Tasmanian business figure is baying for blood as NBN takeup hits just 13 percent there.
Troy Harper, chairman of Tasmania’s Chamber of Commerce and Industry, is not a happy camper and has hit out at the broadband network, which is currently on a trial run in the state, claiming it is a political move and a classic example of “pork-barrelling.”
Harper claims the NBN should have gone to the cities like Hobart and Launceston first, where the take-up rate would have been greatest.
He also used the opportunity to lash out at the previous Tasmanian premier, David Bartlett, branding the NBN trial as “the worst betrayal a state has seen in terms of a performance from a political leader.”
“We’ve had some bad examples of pork-barrelling, but these would be some of the worst,” he said at the weekend, referring to the rollout in the Tasmanian hamlets of Smithton, Scottsdale and Midway Point.
Smithton and Scottsdale, both small towns with less than 2000 inhabitants were revealed as marginal seats in last year’s federal election and the NBN rollout was seen as a major swing factor towards Labour, according to The Australian.
However, it seems Bartlett had little to do with the decision to rollout in the island state, with a spokesperson for the Tasmainan government claiming “It was the NBN Co, not the Tasmanian government, that chose the three initial rollout towns.”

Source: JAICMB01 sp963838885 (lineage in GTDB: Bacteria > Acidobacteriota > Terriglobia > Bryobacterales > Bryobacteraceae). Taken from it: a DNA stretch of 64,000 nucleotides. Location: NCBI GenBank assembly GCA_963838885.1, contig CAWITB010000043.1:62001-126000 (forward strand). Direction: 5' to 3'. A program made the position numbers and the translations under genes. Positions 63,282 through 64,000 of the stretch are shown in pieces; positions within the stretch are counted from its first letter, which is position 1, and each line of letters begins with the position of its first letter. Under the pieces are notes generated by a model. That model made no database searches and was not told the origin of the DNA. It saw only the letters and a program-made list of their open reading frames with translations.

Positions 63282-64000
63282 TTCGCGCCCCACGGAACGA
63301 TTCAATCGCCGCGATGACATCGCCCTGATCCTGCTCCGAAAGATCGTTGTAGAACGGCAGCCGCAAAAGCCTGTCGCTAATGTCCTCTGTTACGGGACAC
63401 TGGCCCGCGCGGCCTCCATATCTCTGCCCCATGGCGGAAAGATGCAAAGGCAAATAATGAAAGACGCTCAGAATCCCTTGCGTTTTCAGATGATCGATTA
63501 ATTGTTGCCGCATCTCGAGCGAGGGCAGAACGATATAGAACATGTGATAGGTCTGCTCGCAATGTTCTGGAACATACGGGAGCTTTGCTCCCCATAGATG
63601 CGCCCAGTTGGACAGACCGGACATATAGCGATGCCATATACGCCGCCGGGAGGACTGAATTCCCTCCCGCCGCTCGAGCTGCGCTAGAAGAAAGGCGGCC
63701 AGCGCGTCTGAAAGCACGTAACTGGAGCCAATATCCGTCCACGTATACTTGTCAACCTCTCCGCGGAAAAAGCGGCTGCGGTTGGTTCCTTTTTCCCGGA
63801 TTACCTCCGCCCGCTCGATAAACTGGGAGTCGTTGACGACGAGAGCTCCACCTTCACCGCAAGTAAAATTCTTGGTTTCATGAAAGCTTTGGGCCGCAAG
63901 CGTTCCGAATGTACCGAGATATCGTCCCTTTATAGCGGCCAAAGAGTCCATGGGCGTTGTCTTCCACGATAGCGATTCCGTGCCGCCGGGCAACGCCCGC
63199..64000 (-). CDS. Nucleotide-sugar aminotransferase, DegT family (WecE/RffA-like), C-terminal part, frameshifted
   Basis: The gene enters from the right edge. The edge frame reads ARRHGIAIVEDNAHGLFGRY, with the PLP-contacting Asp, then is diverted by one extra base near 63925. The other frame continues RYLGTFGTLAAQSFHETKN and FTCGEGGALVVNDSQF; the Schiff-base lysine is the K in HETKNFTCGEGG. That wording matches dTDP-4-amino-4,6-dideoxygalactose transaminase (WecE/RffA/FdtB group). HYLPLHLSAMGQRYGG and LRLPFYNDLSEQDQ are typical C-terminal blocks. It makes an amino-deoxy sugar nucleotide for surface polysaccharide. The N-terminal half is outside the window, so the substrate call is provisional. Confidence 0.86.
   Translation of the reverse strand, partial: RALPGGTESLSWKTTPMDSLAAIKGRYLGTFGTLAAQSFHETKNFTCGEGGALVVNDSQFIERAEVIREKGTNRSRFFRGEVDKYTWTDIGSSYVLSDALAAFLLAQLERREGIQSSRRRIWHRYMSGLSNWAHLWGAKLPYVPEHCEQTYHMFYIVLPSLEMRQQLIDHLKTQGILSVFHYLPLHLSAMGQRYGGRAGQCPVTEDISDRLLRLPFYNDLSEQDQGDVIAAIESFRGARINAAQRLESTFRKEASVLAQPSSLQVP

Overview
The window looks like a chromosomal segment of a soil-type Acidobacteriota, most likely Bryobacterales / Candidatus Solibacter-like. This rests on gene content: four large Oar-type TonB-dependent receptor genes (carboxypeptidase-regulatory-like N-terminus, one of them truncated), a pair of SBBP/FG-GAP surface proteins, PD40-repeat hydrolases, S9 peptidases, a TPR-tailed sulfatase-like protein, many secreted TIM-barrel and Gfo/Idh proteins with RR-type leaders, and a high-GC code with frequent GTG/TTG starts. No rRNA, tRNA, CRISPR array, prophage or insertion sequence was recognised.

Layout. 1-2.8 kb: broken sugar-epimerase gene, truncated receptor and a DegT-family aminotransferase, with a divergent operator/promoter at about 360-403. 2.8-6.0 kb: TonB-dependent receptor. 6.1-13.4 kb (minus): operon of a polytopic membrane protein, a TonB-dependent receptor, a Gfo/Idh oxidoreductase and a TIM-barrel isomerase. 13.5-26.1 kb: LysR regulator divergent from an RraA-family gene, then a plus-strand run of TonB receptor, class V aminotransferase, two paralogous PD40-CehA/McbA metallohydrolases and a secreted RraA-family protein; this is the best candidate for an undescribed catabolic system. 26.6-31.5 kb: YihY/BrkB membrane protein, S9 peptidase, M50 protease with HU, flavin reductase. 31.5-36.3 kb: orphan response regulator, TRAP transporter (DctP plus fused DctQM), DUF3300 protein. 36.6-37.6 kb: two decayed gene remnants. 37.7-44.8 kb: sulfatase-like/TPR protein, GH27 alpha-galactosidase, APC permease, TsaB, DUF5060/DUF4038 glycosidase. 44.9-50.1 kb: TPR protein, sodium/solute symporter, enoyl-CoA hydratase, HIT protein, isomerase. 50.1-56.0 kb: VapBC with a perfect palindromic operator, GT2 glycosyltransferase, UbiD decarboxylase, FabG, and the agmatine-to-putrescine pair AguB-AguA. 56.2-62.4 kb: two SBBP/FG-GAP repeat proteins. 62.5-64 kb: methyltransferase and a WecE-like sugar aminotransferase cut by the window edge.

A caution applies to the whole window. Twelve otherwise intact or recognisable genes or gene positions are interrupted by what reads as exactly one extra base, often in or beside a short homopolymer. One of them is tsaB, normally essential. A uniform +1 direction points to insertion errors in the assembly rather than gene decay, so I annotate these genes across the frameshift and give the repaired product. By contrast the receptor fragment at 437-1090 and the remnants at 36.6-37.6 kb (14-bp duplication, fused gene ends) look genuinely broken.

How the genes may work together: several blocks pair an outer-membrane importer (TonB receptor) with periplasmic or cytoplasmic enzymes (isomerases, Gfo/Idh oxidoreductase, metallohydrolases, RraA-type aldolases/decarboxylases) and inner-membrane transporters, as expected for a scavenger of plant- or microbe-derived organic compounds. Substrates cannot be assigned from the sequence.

And it seems a test run was easier in a small town than a large city, as problems could be easier to be identified over a small geographical area.
However, in spite of this latest rebuke aimed at the $36bn broadband installation, the office of the Minister for Communications, Senator Stephen Conroy, who is in charge of the project, rejected the attack.
“The NBN will deliver this, and the government is getting on with rolling it out,” a spokesperson said.
And despite the critics who are branding the Tasmanian pilot as a failure, the test is far from complete, say the the NBN Co: “It’s not an end point” and take-up is approaching 15 per cent.
“There are seven more sites that have been named for the next phase, and we hope to be making announcements soon on the start of construction on those.”